Compared with sink filters, under sink filters tend to have a larger capacity and longer service life-usually hundreds of gallons and six months or more, while most sink filters are 40 gallons And two months. Because under-sink filters use water pressure instead of gravity to push water through the filter, their filters can be denser, so they can remove a wider range of potential contaminants.
The downside is that they are more expensive than pitcher filters, and the absolute value and average time to replace the filters are also more expensive. The system also takes up space in the sink cabinet that could otherwise be used for storage.
Installing the filter under the sink requires basic plumbing and hardware installation, but this job is simple only if your sink already has a separate tap hole. If not, you need to knock out the location of a built-in faucet (you can see the raised disc on the steel sink, or the mark on the synthetic stone sink). If the percussion hole is missing, you need to drill a hole in the sink. If your sink is installed at the bottom, you also need to drill a hole on the countertop. If you currently have a soap dispenser, an air gap in a dishwasher, or a hand-held sprayer on the sink, you can remove it and install it there.
After testing, we have replaced the discontinued Pur Pitcher filter with a Faster Pour Pitcher filter.
This guide is about a specific type of under-sink filter: those that use a cartridge filter and send the filtered water to a separate tap. These are the most popular under-sink filters. They take up very little space and are usually easy to install and maintain. They use adsorbent materials—usually activated carbon and ion exchange resins, like water tank filters—to bind and neutralize contaminants. We are not talking about filters, reverse osmosis systems, or other pitchers or dispensers installed on taps.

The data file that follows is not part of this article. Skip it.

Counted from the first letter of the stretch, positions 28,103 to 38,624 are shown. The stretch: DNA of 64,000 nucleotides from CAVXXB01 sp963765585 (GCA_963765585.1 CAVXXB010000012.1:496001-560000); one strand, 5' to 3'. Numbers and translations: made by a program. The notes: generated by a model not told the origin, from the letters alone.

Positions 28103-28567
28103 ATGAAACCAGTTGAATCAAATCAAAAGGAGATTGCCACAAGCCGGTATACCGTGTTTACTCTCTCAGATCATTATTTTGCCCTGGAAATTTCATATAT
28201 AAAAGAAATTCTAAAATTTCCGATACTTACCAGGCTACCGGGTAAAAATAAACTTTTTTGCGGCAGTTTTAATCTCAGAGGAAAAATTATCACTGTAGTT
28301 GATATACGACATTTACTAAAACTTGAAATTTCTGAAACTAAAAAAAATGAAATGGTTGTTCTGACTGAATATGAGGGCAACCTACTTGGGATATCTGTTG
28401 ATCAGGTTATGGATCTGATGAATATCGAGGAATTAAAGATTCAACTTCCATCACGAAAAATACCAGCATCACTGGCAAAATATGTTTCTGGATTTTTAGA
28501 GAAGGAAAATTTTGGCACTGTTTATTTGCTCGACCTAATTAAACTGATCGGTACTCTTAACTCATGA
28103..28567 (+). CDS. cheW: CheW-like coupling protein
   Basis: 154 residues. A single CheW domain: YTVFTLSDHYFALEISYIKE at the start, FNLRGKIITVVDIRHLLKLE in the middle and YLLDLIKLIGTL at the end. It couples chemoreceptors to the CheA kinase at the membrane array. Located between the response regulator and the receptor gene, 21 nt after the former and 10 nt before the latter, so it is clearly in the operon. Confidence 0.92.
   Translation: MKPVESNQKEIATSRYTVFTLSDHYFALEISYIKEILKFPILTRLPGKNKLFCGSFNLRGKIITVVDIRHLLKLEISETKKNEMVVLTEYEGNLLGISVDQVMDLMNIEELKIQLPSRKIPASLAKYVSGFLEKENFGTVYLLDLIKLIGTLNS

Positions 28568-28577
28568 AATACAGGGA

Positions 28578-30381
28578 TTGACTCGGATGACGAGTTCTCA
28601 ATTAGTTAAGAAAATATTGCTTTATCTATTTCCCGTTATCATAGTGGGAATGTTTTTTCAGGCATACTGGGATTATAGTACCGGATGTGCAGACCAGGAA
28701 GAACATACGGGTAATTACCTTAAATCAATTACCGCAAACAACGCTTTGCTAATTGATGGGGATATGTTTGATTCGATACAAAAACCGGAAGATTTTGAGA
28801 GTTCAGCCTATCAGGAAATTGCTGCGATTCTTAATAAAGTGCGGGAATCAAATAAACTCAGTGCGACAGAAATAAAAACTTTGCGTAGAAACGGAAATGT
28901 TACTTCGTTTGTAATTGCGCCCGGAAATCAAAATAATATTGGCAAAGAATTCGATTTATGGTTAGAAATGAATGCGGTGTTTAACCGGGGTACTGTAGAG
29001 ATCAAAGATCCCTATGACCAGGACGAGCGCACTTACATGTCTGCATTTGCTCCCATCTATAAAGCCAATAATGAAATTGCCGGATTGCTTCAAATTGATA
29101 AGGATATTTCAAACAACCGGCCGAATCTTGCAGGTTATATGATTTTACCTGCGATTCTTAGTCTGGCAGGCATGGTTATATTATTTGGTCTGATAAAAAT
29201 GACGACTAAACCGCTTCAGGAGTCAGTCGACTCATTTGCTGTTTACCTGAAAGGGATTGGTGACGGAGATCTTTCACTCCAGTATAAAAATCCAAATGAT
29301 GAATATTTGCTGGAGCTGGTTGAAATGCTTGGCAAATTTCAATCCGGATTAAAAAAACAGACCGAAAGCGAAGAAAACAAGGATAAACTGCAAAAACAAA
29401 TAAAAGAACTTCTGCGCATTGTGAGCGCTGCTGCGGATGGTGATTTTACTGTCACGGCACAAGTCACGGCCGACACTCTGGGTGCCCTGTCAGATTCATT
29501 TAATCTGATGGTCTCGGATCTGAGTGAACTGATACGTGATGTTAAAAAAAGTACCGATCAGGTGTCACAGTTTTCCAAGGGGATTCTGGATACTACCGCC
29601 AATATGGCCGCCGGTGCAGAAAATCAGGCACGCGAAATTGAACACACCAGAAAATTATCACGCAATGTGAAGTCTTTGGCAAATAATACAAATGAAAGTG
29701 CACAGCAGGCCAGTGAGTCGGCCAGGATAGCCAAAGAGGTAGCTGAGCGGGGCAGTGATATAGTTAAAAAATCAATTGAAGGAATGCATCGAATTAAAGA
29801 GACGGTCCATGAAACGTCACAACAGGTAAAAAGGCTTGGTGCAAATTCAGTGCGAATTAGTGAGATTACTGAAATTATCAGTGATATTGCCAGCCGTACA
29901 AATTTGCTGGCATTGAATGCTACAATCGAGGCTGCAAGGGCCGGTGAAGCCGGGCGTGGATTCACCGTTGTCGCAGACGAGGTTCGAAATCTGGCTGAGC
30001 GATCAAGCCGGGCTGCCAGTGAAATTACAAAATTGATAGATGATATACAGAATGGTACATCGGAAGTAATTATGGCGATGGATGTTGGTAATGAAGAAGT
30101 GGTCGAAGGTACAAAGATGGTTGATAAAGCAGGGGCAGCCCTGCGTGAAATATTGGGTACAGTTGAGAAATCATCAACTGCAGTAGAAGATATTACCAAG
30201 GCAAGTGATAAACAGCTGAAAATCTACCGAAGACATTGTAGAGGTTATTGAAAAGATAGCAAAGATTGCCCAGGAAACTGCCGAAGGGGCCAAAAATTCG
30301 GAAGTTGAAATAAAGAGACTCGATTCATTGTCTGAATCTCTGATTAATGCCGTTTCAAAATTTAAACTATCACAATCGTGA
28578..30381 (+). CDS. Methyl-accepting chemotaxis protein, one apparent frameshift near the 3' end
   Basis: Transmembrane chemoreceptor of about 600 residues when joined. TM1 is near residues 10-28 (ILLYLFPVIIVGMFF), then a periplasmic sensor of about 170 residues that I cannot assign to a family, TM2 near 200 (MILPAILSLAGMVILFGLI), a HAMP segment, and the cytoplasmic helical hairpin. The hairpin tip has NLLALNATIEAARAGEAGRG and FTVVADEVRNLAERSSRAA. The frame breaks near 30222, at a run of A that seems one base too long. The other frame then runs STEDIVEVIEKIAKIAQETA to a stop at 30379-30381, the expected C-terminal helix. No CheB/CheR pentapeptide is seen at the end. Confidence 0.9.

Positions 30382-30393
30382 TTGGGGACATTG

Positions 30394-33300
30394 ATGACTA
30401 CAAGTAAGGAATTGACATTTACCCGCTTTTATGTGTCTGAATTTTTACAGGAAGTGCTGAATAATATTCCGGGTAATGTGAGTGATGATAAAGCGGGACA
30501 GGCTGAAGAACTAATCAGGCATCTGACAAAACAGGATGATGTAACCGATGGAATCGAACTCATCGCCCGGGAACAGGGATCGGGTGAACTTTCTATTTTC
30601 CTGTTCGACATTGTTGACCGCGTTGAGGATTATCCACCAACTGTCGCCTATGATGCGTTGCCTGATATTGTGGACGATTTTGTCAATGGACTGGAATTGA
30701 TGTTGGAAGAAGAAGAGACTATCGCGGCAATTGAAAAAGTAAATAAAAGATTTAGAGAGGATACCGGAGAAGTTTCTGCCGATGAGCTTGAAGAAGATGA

To ensure that we only recommend trustworthy filters, we have always insisted that our selection has passed industry standard certification: ANSI/NSF. The American National Standards Institute and NSF International are private non-profit organizations that work with the EPA, industry representatives, and other experts to establish strict quality standards and testing protocols for thousands of products, including water filters. The two main certification laboratories for water purifiers are NSF International itself and the Water Quality Association (WQA). Both are fully accredited by ANSI and the Canadian Standards Council in North America, can be tested for ANSI/NSF certification, and both must comply with exactly the same test standards and protocols. The filter can only meet the certification standards after it has far exceeded its expected life. Use prepared “challenging” samples, which are much more contaminated than most tap water.